By Mike DuBose

The Wall Street Journal reports major car manufacturers have reduced their inventory to dealers 50-70% due to computer chip shortages, changing the automobile industry drastically! Most dealerships have limited new inventory and are selling cars thousands above MSRP! In fact, dealers in NC and SC didn’t have models to test drive. And, unless you’re a recent college graduate or military, few manufacturer incentives exist! Dealers are seeking used cars to make up for lost new vehicle profits. The good news—used car prices have skyrocketed! The bad news—fewer new cars to buy! We recommend purchasing your new car first and then sell your older vehicle. Ideally, wait until 2022 when the new inventory might be higher with lower prices. We suggest not trading in your used car since you will obtain more money through private sales. Look at your original sticker to determine your older car’s options. Go to, then “My Car’s Value,” complete the form (omit contact information), and after listing your model and options, select “Private Party Value” for your used car’s worth. Have your car cleaned by professionals so it looks immaculate! Take pictures (inside and out from different angles) in bright sunlight and list your car with details on Facebook Marketing and Craig’s List. Get ready for dealers and individuals contacting you and have your VIN# available. If you sell your car, for safety reasons, meet in public places, like banks, for any transactions.

For new autos, visit dealers’ lots on Sunday when salespersons are absent but don’t be surprised with low inventories. Next, study your new car on Consumer Reports—it’s worth an online subscription! Once you narrow your search, visit manufacturers’ websites, and select “Build Your Car” and include desired options. This will outline MSRP costs, dealership locations, where your car might be located, and, if you allow, will alert dealers of cars you’re seeking. Tell dealer reps to contact you by text or e-mail to avoid aggravating sales calls. Then, go to dealers’ websites to search for new inventory. Dealerships may list cars on their lots that may be in transit weeks to months away. If you find a car, contact dealers’ Website Internet Salesperson for best prices. State you want the “out-the-door-price” which includes retail price, sales tax, fees, tags, markups, etc. Be sure to ask for new car detailed manufacturer’s stickers to be emailed to you so you can view all the details before negotiating.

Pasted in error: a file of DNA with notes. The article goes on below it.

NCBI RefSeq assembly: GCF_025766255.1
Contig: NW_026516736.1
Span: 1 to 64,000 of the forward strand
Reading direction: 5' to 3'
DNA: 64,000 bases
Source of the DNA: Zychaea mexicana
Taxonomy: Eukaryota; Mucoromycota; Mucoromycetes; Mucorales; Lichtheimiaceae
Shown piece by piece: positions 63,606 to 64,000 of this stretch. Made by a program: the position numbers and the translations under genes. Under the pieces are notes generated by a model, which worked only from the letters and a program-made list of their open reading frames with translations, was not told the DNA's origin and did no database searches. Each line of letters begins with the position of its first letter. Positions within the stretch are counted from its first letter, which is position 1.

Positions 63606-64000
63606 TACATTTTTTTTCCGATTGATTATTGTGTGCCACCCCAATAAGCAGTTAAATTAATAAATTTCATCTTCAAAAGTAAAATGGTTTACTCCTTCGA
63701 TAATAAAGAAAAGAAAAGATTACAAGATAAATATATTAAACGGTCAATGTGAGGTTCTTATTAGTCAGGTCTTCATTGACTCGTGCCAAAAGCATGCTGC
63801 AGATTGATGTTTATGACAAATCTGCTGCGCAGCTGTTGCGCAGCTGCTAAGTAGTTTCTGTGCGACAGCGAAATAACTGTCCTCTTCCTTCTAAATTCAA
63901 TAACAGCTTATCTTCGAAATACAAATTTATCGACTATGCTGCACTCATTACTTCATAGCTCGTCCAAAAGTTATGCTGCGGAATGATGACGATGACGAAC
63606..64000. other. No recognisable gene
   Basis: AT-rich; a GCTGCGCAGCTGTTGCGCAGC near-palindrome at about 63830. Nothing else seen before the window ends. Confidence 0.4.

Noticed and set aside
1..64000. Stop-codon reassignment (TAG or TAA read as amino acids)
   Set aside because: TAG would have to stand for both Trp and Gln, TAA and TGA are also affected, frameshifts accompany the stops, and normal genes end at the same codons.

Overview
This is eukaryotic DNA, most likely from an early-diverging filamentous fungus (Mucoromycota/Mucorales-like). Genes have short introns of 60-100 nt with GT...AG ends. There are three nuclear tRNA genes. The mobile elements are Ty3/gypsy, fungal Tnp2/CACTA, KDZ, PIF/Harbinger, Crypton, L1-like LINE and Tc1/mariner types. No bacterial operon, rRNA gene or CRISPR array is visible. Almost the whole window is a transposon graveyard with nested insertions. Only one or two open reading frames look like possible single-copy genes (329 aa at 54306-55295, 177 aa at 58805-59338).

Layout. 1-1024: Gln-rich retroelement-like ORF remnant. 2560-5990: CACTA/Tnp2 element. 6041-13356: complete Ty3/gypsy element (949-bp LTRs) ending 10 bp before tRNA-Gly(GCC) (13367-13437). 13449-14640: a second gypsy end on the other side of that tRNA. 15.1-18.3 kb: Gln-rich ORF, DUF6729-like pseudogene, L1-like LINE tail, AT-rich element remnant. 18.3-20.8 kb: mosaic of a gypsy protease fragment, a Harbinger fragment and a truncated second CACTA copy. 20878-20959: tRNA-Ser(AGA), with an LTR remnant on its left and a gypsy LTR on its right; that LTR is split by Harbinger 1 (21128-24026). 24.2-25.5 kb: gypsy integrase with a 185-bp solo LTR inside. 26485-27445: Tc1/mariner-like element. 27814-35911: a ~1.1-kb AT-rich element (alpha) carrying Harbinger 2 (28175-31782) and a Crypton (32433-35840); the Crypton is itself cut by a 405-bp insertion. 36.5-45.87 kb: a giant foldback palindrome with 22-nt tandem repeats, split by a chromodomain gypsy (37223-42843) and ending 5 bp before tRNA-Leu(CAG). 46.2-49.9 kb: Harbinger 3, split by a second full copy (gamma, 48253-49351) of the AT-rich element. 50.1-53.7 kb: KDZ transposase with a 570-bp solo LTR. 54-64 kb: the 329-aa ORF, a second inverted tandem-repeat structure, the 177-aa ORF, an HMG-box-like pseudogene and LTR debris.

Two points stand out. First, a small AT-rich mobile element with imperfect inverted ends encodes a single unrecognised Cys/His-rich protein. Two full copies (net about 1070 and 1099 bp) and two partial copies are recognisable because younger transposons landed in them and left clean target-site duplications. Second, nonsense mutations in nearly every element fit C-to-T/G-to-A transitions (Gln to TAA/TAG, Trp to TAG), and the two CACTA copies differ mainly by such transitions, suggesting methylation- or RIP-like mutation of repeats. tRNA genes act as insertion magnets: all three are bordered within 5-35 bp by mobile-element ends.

Be prepared to pay $2-$3,000+ above MSRP. Seek bank credit before contacting dealers unless manufacturers provide low-interest loans and unlock your credit bureaus for dealer credit checks. Don’t mention you have arranged financing or you’ll pay cash since dealers make money on financing which can be negotiated. You’ll be pressured to buy expensive, extended warranties which we don’t recommend unless you’re a high-mileage driver. Be sure to take an hour to test drive cars “alone” on backroads and interstate and not rush into the purchase. Seniors should consider mid-sized SUVs which sit higher off the ground and are easier to enter/exit versus low-level, sporty sedans. Be prepared to buy a car that’s in transit after test driving models. Unless you want to be tortured and pay more, don’t show up unannounced at dealerships. After the sale, ask dealers to transfer your old car tag to the new one to reduce taxes.

Bottom Line: Forget about the pre-Covid days where you could buy a new car 10-15% under MSRP! Shop different dealers and take your time buying but know that new cars are leaving dealerships in record time! And be prepared to walk away from an unwanted sale! This is a big investment and doing your advanced research and being patient will go a long way towards getting the right car!

Mike DuBose has been an instructor for USC’s graduate school since 1985, when he began his family of companies, and is the author of The Art of Building a Great Business. Visit his nonprofit website for a free copy of his book and additional published business, travel, and personal articles, as well as health articles written with Surb Guram, MD.

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